You probably know him as the grumpy dad of the Italophile bicycle racer in "Breaking Away." Or as Molly Ringwald's understanding dad in "Sixteen Candles." Or as the long-suffering dad who walked
His name is Paul Dooley, and for decades he's been one of Hollywood's most reliable character actors. But his resume also includes joining the original cast of Broadway's "The Odd Couple," being a valued member of Robert Altman's stock company in the 1970s and '80s, serving as head writer for the public-TV children's show "The Electric Company" and writing more than 1,000 radio commercials.
Starting on Thursday, as part of the Hollywood Fringe Festival, Dooley will perform a one-man show, "Upright and Personal." He calls it "a little stroll down memory lane," with anecdotes, stills, clips and humor. He insists it won't be, as songwriters often do in these shows, "and then I wrote ..."
Rather, audiences will see "a window into an actor's life, where you may start wanting to be one thing, then you turn out to be another," he says. Dooley, 88, was a cartoonist, an improv sketch comedian and commercial pitchman before finding steady work as a character actor.
"For about 20 years, people have said, ‘Why don't you write a book?' And I've always said, ‘If I write a book, and there's stuff in it that's funny, I won't be there to get the laughs,’” the actor said. “So I'd rather do it on stage. And if it goes well, maybe I'll convert it. I'll probably call the book ‘Movie Dad.'"
Dennis Christopher, who played Dooley’s son in the 1979 best picture Oscar nominee "Breaking Away," said one of the joys of his life has been to keep reconnecting with the actor. Dooley also played his dad in Robert Altman's "A Wedding," and they were subsequently reunited in episodes of TV's "Kate Brasher" and "Law & Order: Criminal Intent" (in the latter, playing creepy father-and-son murderers).
Christopher remembers the key scene in "Breaking Away," when his character, disillusioned by life's nastier realities, breaks down and embraces his constantly irritated, used-car-dealer dad, beginning a reconciliation that adds unexpected emotional depth to the story.
"It was a real quiet, special moment that we didn't talk about,” Christopher says. “And when something like that happens, it's kind of perfect.
"The thing that I most admire about him, aside from the friendship he has given me, is this creative surge that's always happening in his life. It's a stream that seems to be running under everything that he does. He's really a genius, a one-of-a-kind actor."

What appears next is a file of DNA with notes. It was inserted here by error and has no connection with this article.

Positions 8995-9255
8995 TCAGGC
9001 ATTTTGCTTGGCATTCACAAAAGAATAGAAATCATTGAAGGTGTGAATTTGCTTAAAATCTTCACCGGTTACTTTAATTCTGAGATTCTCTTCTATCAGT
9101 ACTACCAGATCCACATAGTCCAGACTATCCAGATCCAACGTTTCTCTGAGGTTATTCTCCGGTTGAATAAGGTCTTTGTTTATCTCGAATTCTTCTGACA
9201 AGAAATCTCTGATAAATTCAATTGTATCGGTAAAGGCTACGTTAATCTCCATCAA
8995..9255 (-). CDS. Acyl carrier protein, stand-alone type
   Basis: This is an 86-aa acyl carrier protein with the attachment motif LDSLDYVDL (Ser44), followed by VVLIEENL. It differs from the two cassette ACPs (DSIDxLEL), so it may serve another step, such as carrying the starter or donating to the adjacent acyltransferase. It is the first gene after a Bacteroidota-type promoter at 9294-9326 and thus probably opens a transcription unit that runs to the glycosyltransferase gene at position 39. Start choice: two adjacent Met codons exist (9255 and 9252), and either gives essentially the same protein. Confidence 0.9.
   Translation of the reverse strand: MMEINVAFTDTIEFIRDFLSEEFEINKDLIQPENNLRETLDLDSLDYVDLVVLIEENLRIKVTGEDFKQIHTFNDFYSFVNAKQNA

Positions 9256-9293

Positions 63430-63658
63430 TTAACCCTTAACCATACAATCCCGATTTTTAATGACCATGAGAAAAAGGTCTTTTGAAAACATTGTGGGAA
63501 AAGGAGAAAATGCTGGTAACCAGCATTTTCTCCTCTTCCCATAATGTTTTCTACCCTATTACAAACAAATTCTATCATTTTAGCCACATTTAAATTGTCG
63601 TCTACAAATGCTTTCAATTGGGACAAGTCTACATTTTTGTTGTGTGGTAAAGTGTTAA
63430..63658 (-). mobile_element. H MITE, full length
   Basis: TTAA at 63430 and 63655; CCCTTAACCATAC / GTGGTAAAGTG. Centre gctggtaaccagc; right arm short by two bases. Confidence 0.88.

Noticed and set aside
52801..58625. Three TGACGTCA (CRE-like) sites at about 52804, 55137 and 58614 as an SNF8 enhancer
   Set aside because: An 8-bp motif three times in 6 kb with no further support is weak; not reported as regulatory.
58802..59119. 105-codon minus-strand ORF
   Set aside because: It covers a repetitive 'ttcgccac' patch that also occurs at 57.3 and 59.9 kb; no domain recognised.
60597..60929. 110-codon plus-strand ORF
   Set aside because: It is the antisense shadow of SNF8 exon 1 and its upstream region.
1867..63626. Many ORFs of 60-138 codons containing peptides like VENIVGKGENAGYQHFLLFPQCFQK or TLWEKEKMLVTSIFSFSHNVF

Dooley's odyssey began in 1952 when he drove to New York from his native West Virginia with $50 in his pocket. With the help of fellow West Virginia University grad Don Knotts, he got a job on a live children's TV show, lost his accent and never looked back.
He was in the 1954 off-Broadway staging of "The Threepenny Opera" along with Lotte Lenya, Bea Arthur and Charlotte Rae; did commercials for Fab detergent, American Airlines, M&M’s ("melts in your mouth, not in your hand") and other products in the ’60s; performed in the New York company of Second City; and wrote for comedians Jerry Stiller and Anne Meara in the '70s.
He even co-created and, for a year, wrote the landmark PBS series "The Electric Company," the Children's Television Workshop follow-up to "Sesame Street" that used animation and sketches to teach reading skills to children.
But it was director Altman who propelled Dooley to prominence by casting him as the father of the bride in 1978's "A Wedding," then starred him in 1979's "A Perfect Couple" and cast him, brilliantly, as hamburger-eating Wimpy opposite
"Until Bob Altman gave me a job where I had some dramatic scenes, I always avoided doing anything but comedy," Dooley says in the living room of his Toluca Lake home. "Altman always let you come to the dailies. So I'm seeing myself doing dramatic lines, and thought to myself, ‘It seems to be OK. I can actually do this.'
"I had this epiphany. All my life I thought I had good timing, which is the mark of a comedian. I didn't know it worked for drama. A great dramatic artist knows when to pause. Comic timing is everything timing. And then it just sort of evolved."
"Breaking Away" brought him the best notices of his career. All those dad roles followed, including the 1984
Since then, he's been Helen Hunt's dad in "Mad About You,"
Does it bother him, playing all these dads?
"Well, I like to work, of course," Dooley says. "My fathers are often humorous; at the same time, they'll be a little withholding. I'm almost always playing my father."
Says his wife, Winnie Holzman, the creator of "My So-Called Life" and writer of Broadway's "Wicked": "He doesn't approach acting with any kind of preciousness. He takes his craft seriously. It means a lot to him to get laughs, or to deliver a dramatic line in a way that he believes is eloquent. But he doesn't take himself seriously."
After 64 years in show business, Dooley is modest and philosophical about the past, and the future. "In a way, an actor's lucky just to be doing anything. If I've done 65 films, and another 150 jobs in television, that's a lot," he says.
"Sometimes I'll be given the part of a father, and it's like a damp washcloth. I'll wring everything I can out of it, which is not always in the script. Sometimes you can get humor out of a straight part. Under the drama there is a smile or a sparkle; under the comedy, there's a dramatic element — something more behind the eyes. I think I've brought that to some of my work."
Paul Dooley’s “Upright and Personal”
Where: Hollywood Fringe Festival, Sacred Fools Theater, 6320 Santa Monica Blvd., Los Angeles
When: 8:30 p.m. June 9 and 12, 9 p.m. June 16, 8 p.m. June 17, 5:30 p.m. June 19, 10:30 p.m. June 23, 7:30 p.m. June 24, 8 p.m. June 25
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